Overall it takes about a day to cut and store a cord. (I'm almost 70 -- cut me some slack)
 
Windyhill

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Some comments on an interesting thread:

1. I never stack. My woodshed is split in half. each side holds 8-9 cords. Sides are made of pallets, so there's good air flow through the shed. Stacking is too time consuming.

2. I cut and split in the bush. I have a sawbuck about 5 feet log (4 log segments. Logs are cut into chunks small enough to lift. For small diameter stuff, this can be 12-16 feet. If it's less than 4 segments long, I cut it where it lies.

3. I fill the sawbuck up. It has unequal sides so I can do about 14-18" thick stack about 2.5 feet tall.

4. Fire up the saw and start at one end to the sawbuck and mark segment lengths outward. Cut back. If I have a lot of long logs, I have to alternate ends. It takes 2 passes to get through the entire stack, as I only have a 16" bar.

5. Anything small enough to pick up with one hand isn't split but goes directly to the trailer.

6. Everything else is split until it can be picked up with one hand. (I split by hand with a maul)

7. With larger chunks, I split slabs off the outside, all the way around. May or may not split the core.

Overall it takes about a day to cut and store a cord. (I'm almost 70 -- cut me some slack)
Treat yourself to a log splitter…you’ve put your. Time in👍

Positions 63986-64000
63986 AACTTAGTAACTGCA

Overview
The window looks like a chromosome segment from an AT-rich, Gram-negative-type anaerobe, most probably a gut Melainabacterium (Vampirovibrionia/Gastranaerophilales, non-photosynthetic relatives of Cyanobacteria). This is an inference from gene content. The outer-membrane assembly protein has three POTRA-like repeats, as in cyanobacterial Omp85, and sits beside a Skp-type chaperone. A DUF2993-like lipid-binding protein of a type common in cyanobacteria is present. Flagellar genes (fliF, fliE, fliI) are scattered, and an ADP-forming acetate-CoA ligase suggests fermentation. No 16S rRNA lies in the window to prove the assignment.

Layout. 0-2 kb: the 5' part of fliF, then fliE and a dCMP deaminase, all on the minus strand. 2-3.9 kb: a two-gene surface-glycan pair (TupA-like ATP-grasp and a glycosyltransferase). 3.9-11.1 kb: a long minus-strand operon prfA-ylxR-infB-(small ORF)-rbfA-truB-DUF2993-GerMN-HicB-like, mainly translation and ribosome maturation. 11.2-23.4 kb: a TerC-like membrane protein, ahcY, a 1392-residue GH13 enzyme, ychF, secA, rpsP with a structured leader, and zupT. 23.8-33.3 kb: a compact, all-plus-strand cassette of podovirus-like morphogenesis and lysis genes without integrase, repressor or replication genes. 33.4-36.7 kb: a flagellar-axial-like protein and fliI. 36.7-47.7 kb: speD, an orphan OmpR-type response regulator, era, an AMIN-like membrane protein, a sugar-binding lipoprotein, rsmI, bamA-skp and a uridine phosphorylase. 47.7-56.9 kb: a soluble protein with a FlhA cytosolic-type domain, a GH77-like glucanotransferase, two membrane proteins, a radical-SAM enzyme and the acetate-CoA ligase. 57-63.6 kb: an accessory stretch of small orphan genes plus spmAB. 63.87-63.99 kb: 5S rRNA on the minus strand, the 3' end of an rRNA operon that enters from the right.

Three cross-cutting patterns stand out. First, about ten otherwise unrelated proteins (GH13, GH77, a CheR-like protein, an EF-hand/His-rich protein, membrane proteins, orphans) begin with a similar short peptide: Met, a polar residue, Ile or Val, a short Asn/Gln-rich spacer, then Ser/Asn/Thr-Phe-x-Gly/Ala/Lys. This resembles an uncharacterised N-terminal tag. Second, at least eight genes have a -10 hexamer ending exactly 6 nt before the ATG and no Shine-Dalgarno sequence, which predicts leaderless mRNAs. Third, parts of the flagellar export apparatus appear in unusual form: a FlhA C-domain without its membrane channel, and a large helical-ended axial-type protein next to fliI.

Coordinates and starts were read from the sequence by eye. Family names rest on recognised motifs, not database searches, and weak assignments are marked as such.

WoodyGuy

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I ran across this thread and have read with interest ... I'm in a very similar situation as the original poster - I feed an outdoor furnace for one house, and heat my own house with a indoor stove, burning around 15 cords a season.

To me, efficient firewood processing boils down to the number of touches ... reduce the number, and increase the efficiency. As others have said, cutting and splitting right where your final pile is one key way to work smart. You mention that you're going to be getting a compact tractor ... IMO, if you get a rugged 'nuff one, and use it wisely, you can save yourself all kinds of work. I have a JD 970 and have a fork rig for the front and also a 3 point fork rig. Either end maxes out around a ton, but one thing to keep in mind is that lifting something at full capacity with front forks is one thing - moving that load around is